[photoshop] Layer Masks, or More About The Alpha Channel

2287.A commenter in the missive, a few back, about creating the big-dot halftone
, further expanded on the notion of what an alpha channel is, and provides insight on how to better understand and use Photoshop masking technniques.

An alpha channel, as this artist understands it, is a separate informational channel, a companion to (If it’s an RGB channel) the Red, Green, and Blue channels. It is not viewable – it is, however, used to store transparency information for the other channels.

“Storing selections” is one way of thinking of it. But, perhaps, a more catholic way of thinking about it is to think of alpha channels as masks. They are 8-bit channels, meaning each pixel can store one of 256 levels of gray, and can be worked on just like any other image. But the real power in the channel comes not so much from what you do to it, but what you do with it. Photoshop

If a Photoshop artist doesn’t work with alpha channels much or is only now getting acquainted with them, the quickest way to get an introduction is to create Layer Masks with PS.

You probably know “layer masks” as those easy ways of combining two photos into one with an artistic transition, say a gradient or a whatever brush-or-eraser work you want to do, or custom brushes, or whatever. In my example here, I combine this image:

and this image:

To create, say, this:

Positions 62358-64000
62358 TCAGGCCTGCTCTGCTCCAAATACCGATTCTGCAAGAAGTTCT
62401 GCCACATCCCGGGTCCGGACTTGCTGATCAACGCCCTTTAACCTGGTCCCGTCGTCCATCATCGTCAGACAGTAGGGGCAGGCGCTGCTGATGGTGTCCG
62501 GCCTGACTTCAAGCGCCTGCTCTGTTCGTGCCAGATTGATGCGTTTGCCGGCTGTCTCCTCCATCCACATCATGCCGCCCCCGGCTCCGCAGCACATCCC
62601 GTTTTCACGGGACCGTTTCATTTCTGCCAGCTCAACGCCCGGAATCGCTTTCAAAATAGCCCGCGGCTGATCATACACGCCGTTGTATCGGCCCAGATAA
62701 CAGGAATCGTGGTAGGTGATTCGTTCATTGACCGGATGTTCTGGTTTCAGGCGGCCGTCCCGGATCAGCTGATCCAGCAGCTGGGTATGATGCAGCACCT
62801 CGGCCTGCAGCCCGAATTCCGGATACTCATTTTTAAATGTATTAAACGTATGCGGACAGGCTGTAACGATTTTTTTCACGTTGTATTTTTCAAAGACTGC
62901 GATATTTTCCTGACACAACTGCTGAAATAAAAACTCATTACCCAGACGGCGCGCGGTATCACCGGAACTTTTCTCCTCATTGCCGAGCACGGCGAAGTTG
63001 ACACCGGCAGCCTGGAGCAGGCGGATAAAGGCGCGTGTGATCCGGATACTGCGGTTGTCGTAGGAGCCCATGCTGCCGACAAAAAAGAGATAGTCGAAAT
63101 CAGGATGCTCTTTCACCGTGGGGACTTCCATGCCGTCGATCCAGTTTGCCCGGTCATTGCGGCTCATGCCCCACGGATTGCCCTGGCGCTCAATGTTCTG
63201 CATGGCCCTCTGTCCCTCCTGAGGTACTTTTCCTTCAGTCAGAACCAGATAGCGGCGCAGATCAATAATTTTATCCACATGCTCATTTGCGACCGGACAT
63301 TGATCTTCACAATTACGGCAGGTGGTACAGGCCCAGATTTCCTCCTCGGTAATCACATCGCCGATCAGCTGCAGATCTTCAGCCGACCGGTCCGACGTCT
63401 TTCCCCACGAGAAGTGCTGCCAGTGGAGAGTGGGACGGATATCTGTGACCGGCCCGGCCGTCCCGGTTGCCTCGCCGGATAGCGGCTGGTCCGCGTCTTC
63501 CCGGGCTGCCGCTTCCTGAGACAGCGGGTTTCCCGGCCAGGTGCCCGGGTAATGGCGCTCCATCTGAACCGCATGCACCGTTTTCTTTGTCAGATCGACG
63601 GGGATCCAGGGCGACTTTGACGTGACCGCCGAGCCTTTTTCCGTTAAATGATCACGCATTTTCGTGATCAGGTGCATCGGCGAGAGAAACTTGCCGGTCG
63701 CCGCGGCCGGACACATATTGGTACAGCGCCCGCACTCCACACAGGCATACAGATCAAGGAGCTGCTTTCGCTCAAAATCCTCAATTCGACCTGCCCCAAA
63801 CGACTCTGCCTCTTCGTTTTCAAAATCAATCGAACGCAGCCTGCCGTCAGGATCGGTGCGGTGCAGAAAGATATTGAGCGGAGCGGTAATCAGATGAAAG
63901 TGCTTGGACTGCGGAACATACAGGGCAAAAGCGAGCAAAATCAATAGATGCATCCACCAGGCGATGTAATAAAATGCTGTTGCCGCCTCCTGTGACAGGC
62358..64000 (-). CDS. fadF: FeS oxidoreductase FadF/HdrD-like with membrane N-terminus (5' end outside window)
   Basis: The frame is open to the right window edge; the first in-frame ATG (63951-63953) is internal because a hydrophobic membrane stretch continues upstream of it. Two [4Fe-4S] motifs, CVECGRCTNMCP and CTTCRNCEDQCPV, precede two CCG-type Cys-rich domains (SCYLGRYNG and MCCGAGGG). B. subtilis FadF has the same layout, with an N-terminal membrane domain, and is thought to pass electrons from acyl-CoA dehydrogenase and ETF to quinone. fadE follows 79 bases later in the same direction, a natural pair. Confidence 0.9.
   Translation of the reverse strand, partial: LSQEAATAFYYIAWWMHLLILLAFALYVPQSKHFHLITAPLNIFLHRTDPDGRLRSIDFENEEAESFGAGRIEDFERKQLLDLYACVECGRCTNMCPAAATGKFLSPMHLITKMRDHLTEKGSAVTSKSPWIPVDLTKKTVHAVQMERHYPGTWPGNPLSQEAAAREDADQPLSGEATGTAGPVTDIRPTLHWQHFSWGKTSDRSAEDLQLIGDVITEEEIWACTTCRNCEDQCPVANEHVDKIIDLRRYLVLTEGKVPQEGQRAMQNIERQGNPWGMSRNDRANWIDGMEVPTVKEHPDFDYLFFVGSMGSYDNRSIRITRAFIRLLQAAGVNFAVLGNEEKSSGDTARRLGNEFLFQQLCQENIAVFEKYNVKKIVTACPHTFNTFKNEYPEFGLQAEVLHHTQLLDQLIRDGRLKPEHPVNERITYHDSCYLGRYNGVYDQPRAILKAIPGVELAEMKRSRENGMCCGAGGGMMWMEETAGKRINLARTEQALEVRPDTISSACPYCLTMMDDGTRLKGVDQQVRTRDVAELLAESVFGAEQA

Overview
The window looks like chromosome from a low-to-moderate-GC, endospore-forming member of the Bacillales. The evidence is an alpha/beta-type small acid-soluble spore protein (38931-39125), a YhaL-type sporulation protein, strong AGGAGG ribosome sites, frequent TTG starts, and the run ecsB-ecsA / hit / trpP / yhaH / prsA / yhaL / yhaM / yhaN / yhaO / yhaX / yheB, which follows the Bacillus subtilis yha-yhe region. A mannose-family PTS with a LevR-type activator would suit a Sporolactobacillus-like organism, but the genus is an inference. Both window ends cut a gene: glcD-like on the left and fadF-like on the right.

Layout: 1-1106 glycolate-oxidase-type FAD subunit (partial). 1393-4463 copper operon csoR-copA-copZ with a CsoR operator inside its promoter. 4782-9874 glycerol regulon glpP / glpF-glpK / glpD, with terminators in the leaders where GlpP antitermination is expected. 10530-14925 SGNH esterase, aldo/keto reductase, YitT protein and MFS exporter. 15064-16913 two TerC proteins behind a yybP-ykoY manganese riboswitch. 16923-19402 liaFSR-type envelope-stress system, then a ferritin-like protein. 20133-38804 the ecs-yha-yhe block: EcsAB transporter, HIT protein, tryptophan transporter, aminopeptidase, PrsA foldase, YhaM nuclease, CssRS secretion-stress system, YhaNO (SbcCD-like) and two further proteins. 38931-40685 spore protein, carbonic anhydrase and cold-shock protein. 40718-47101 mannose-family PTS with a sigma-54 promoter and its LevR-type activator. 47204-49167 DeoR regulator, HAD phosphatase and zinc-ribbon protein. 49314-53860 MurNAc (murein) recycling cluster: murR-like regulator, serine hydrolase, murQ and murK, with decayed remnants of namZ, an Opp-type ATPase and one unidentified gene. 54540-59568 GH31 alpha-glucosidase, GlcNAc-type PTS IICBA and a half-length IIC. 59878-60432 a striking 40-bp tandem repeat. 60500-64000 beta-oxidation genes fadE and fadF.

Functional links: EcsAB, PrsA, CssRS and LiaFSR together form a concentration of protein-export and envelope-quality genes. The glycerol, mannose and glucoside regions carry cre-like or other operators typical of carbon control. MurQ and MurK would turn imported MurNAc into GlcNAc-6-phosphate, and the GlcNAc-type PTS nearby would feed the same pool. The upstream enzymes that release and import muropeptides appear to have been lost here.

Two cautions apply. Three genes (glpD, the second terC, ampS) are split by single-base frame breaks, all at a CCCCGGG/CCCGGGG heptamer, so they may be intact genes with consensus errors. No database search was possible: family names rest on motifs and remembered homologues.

It’s very quick for the Photoshop user, and it’s implemented via alpha channels and the information they contain (the amount of gray determines how much of the image below shows up – you’re not really destroying the image, but I get ahead of myself).

Layer Masks are enabled via the menu bar pulldowns Layers > Layer Mask > Reveal All/Hide All/Reveal Selection/Hide Selection. The differences between reveal and hide might be kind of obvious, but to define, if you have two images, one on each layer, the Reveal option will have the effect of letting you paint or change the top image to reveal the image below; the Hide option hides the top image and working the image you see causes the top image to show through. It all has to do how Photoshop interprets the alpha channel – which becomes the layer mask.

In the above two images, the city skyline sits on Layer 1 and the night scene sits on Layer 0:

With Layer 1 selected, I go Layers > Layer Mask > Reveal All, and this is what I get:

Note how a white rectangle, highlighted with corners and linked, has showed up in the Layers palette. This is your layer mask, and editing that layer mask will cause the image on Layer 0 to show through.

The white color is significant. If we look at the Channels palette, based on what we’ve found out about alpha channels, we begin to get an idea of why:

The layer mask is actually an alpha channel. It’s solid whiteness tells Photoshop that the opacity of this mask is at a maximum, and if applied to a layer as a mask, it’ll cause that layer to give maximum opacity. You’ll see nothing through it – as long as you leave it alone.

If I go back to the layers palette, leave the layer mask highlighted, and do a foreground-to-background, linear gradient, this is what I get:

See how the layer mask icon on Layer 1 has changed? By making a gradient, I’ve changed the alpha channel info:

… which tells Photoshop how to interpret it as the mask which governs the opacity, giving me the half-reveal and the fuzzy transition in the middle which partially-obscures and partially-hides the lower layer – because that part was neither white (hide all) or black (reveall all) but gray (hide the lower layer to the degree that the mask is gray).

And that’s not all. If you’re sufficiently clever or if you want to operate directly on the mask, you can simply go to the channels panel and operate directly on the Layer 1 Mask channel.

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